Pence Delivers Policy Speech at Ball State University on Global HIV/AIDS Funding

Date: Feb. 6, 2008
Location: Muncie, IN
Issues: Foreign Aid

The President's Emergency Plan for AIDS Relief:
A Program Under Attack

Prepared Remarks of Rep. Mike Pence
February 6, 2008

Thank you for that warm introduction, and thank you for having me. I always feel privileged to come to Ball State University, and this is no exception. I would like to take this opportunity to thank your President, Dr. Jo Ann Gora, and the faculty and staff here for your warm hospitality. I also would like to thank the students who are here today for taking time out of their busy schedules to attend this discussion of how the United States has led and can remain a world leader in fighting one of the greatest human tragedies of our time, the global HIV/AIDS pandemic.

In January 2003, President Bush said in his State of the Union address to Congress, "To meet a severe and urgent crisis abroad, tonight I propose the Emergency Plan for AIDS Relief - a work of mercy beyond all current international efforts to help the people of Africa..." Congress heeded the call, and the President's Emergency Plan for AIDS Relief, better known as PEPFAR, was born.

PEPFAR put the world on notice that America will not ignore despair and desperation. It has shown the world that America is committed to bettering the lives of people around the globe, especially in Africa, who suffer from HIV/AIDS. I am proud to have supported the passage of PEPFAR on the floor of the U.S. House of Representatives in 2003, and I am hopeful that it can be reauthorized without delay in this session of Congress.

The need for PEPFAR is clear. The HIV/AIDS pandemic has infected more than 60 million people worldwide, and it has killed more than 25 million people. In its wake, HIV/AIDS has orphaned 14 million children. To call this a crisis is not an understatement.

Today, nearly 70% of people in the world who are afflicted with HIV/AIDS reside in Africa. Within that continent there are whole countries where more than one-third of the adult population is infected.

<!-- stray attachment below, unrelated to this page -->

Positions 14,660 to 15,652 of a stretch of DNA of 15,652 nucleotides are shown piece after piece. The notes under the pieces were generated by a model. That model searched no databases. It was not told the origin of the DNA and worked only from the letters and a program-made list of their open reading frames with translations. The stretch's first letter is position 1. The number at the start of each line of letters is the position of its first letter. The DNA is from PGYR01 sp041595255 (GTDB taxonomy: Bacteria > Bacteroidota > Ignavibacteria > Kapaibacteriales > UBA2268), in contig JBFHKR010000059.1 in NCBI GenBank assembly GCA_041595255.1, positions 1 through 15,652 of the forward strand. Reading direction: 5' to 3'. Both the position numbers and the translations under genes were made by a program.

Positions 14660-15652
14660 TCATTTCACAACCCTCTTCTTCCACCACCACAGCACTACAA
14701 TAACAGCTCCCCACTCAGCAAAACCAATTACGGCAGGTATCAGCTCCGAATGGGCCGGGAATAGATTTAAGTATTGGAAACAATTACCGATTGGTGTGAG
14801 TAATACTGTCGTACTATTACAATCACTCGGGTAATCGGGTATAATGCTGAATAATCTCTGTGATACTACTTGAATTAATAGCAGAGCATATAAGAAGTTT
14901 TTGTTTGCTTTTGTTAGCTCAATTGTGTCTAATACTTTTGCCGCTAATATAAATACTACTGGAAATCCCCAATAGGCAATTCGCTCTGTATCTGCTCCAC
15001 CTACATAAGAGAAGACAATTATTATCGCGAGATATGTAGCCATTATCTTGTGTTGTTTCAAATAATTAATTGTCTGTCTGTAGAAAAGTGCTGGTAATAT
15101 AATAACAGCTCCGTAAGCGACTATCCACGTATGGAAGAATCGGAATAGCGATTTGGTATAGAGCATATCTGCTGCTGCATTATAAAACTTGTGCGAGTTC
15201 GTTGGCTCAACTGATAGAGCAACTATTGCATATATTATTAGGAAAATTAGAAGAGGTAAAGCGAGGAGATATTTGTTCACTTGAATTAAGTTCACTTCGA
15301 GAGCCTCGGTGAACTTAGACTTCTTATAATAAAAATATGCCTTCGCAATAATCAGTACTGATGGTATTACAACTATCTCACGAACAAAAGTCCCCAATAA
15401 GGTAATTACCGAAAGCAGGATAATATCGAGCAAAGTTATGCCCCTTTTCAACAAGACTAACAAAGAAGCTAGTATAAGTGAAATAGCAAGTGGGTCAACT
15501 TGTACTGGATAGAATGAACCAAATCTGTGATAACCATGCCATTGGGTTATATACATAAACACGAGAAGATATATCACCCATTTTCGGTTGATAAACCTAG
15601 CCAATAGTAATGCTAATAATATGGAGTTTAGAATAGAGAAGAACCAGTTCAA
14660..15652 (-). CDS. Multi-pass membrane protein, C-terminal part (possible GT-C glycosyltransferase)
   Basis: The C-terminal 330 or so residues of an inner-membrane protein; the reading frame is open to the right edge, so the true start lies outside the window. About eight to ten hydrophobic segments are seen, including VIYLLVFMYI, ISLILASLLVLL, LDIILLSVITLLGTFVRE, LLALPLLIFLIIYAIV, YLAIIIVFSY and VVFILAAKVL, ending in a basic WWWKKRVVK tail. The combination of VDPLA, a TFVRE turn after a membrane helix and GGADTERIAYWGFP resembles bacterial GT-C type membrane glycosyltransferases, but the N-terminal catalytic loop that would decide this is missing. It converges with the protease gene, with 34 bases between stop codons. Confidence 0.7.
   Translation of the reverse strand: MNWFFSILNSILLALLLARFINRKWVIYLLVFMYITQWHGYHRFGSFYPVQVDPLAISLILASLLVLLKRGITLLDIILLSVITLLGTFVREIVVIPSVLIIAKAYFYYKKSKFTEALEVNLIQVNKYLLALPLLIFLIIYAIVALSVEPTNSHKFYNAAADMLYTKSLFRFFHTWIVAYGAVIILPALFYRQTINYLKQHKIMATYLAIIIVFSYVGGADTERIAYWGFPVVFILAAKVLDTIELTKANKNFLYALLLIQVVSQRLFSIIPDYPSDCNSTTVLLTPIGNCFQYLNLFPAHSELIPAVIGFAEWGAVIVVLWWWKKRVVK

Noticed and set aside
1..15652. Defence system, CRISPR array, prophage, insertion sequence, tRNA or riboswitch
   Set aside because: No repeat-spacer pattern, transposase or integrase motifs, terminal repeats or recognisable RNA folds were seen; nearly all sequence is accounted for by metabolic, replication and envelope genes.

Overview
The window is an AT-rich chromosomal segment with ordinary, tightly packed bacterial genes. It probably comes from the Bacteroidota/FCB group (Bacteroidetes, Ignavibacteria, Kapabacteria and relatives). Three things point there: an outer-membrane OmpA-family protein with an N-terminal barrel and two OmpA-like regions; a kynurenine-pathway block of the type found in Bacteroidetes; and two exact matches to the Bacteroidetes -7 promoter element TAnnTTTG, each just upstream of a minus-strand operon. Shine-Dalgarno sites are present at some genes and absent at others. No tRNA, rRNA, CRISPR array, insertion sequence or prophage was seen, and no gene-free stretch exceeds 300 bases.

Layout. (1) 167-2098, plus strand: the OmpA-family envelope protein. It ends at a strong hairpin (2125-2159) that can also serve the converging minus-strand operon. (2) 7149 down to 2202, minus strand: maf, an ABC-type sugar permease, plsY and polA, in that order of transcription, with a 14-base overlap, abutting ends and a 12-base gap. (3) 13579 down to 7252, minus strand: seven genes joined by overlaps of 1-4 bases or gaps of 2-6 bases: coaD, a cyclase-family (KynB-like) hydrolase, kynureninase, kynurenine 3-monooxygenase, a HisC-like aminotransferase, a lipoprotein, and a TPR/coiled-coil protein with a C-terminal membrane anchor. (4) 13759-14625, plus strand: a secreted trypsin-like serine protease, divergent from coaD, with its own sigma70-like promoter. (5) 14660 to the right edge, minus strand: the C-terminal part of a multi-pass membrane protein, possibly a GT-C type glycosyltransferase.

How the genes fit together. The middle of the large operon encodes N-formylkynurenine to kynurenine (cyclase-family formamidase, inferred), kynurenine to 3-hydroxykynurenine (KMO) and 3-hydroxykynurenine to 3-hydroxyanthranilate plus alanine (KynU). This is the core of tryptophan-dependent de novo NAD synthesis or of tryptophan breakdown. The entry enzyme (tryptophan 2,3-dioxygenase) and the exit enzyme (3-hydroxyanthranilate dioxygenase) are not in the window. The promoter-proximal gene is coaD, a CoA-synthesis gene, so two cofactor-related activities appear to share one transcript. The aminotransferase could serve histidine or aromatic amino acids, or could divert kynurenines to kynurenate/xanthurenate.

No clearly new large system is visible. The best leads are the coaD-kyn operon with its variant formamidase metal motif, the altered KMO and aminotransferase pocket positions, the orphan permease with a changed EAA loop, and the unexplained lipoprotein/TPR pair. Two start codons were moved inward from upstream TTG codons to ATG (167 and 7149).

More startling, if current infection rates continue, new epicenters for the disease are likely to arise out of India, China, and Eastern Europe, with numbers that could surpass Africa in as few as two years.

Despite these troubling projections there is cause for hope. Recent reductions in the price of antiretroviral, or ARV, drugs and greater ease of use of these drugs have made therapy for people infected with HIV/AIDS possible on a much larger scale. ARV drugs are commonly known as a "drug cocktail" that is used to suppress the HIV/AIDS virus in infected people. The price of ARV drugs has fallen from more than $12,000 to under $300 per year per individual since the start of PEPFAR. In addition, ARV drug treatment regimens have been greatly simplified.

Much work remains to increase individual access to life-extending ARV drug therapy worldwide. The number of people actually receiving ARV drug treatment remains remarkably low. In Africa, where more than 4 million people have a sufficiently advanced stage of the disease to warrant ARV drug treatment, only about 50,000 people are receiving it.

In addition to making ARV drug treatments more widely available for those people who have been infected, the global community must work just as hard to prevent infection in those people who have not yet been infected. In Africa today, 14,000 people each day are diagnosed with HIV/AIDS. Lowering this infection rate through prevention will halt the advance of the HIV/AIDS pandemic, save lives, and ultimately increase stability in Africa and other regions of the world.

In the countries across the world where the United States is combating HIV/AIDS, PEPFAR seeks to:

• Encourage bold leadership, at every level, to fight HIV/AIDS;
• Apply best practices within our bilateral programs in concert with host governments' national HIV/AIDS strategies; and
• Encourage all partners to coordinate activities, adhere to sound management practices, and harmonize monitoring and evaluation efforts.

In the fifteen most heavily impacted countries of the world, known as "focus countries" under this program, the United States' goals are to support in an accountable and sustainable way:

• Prevention of 7 million new HIV infections;
• Treatment of 2 million HIV-infected people; and
• Care for 10 million people infected and affected by HIV/AIDS, including orphans and vulnerable children.

PEPFAR attempts to fulfill these goals, not only by providing medicine and health care to those in need, but also by providing funding resources for evidence-based programs that have been successful at preventing infection. These programs also respect the pro-family, pro-life cultures of the countries in which they are implemented.

Currently within PEPFAR , these pivotal provisions exist in forms such as the ABC Model, which stands for Abstinence, Be faithful, and Consistent and Correct Condom use. It is absolutely essential that we preserve these prevention methods that focus on behavioral change. Working with faith-based and non-governmental organizations on the local level, in particular through the ABC Model, has produced undeniable results.

Uganda has seen HIV prevalence drop from 30% of the population to 5% in a little more than ten years. In contrast, Botswana's heavy promotion of condoms has proven to be counter-productive. Botswana continues to have the highest HIV prevalence in the world. Currently, 36% of the country's 1.6 million people are HIV-positive. By 2010, more than 50% of the country's children will be AIDS orphans and the average life expectancy will have fallen from 47 years to 27 years.